Davidson Garrett was born in Shreveport, Louisiana, and lives in New York City. He trained for the theater at The American Academy of Dramatic Arts and graduated from The City College of New York with an M.S. in Education. A member of SAG/AFTRA and Actors Equity, he worked in theater, television, and film for several years. His poetry has been published in many periodicals and literary journals including, The New York Times, The Episcopal New Yorker, Xavier Review from New Orleans, The Stillwater Review, 2 Bridges Review, First Literary Review East, Sensations Magazine, Impossible Archetype, The Ekphrastic Review, and in Podium, the literary journal of the 92nd Street Y. Davidson is the author of the poetry collection, King Lear of the Taxi, published by Advent Purple Press, the chapbook, To Tell the Truth I Wanted to be Kitty Carlisle and Other Poems, published by Finishing Line Press, the chapbooks, Southern Low Protestant Departure: A Funeral Poem, and What Happened to the Man Who Taught Me Beowulf and Other Poems, both published by Advent Purple Press. A Pushcart Prize nominee, Davidson drove a yellow taxi for forty years to subsidize his artistic pursuits.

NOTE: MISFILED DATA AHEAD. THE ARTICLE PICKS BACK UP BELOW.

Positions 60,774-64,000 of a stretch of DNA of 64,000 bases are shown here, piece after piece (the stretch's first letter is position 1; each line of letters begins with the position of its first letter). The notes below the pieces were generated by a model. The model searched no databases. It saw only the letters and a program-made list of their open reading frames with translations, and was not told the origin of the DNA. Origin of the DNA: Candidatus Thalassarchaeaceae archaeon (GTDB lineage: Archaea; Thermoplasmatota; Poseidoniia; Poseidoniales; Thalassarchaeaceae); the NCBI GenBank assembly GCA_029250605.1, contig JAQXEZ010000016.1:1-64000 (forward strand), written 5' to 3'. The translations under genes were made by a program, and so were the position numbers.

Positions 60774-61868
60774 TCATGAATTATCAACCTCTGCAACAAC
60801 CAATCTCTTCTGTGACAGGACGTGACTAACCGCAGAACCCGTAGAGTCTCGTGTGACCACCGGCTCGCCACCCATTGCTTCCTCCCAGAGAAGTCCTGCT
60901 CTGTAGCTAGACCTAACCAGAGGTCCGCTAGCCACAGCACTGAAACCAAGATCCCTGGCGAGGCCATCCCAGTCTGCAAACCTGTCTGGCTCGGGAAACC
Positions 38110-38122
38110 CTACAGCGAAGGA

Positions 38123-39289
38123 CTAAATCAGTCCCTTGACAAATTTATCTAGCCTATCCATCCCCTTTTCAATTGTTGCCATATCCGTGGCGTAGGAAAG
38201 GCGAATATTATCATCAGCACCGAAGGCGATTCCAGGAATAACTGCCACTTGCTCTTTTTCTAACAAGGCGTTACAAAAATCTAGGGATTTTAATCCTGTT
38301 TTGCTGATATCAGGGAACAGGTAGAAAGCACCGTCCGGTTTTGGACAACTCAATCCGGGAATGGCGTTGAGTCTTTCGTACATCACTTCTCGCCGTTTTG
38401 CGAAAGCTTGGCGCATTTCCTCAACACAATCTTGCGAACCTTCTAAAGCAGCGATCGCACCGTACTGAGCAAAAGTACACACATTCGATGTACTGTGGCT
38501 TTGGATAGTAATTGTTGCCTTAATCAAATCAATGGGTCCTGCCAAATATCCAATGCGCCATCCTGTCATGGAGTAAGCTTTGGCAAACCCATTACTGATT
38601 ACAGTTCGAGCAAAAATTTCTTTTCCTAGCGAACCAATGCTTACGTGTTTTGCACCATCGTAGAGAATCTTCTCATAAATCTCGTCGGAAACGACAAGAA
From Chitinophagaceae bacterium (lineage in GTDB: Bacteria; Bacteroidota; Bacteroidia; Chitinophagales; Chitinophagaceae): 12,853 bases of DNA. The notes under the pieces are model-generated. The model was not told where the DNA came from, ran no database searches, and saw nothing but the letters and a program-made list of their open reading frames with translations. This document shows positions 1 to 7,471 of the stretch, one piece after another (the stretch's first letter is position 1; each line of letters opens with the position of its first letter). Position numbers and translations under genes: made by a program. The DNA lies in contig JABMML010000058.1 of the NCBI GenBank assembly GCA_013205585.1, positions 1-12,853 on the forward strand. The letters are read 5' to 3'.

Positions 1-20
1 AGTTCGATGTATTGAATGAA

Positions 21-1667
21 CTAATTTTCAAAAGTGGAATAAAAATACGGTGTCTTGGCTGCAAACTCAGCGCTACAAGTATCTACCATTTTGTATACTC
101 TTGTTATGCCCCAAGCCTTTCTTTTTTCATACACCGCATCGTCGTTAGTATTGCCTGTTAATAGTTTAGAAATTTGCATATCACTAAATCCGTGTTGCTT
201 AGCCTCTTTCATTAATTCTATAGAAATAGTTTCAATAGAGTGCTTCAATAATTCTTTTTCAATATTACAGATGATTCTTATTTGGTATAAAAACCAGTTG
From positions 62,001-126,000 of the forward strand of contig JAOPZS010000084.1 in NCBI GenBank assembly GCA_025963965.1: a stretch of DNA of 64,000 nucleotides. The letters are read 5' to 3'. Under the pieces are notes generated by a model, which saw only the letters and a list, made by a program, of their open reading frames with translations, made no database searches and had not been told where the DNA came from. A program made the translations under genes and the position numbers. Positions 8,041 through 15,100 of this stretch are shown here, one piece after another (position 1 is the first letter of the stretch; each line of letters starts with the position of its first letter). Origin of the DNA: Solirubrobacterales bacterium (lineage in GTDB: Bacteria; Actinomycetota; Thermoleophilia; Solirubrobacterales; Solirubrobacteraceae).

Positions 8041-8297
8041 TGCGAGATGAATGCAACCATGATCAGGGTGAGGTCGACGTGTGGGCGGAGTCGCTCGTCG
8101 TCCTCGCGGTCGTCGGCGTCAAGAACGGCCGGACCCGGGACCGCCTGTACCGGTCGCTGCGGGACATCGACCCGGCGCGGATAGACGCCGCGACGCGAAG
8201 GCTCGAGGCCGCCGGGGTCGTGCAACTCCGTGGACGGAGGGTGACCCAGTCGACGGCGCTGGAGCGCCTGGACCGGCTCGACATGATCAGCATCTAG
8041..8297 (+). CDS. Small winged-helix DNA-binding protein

Paperback: 110 pages
Publisher: Kelsay Books (June 21, 2020)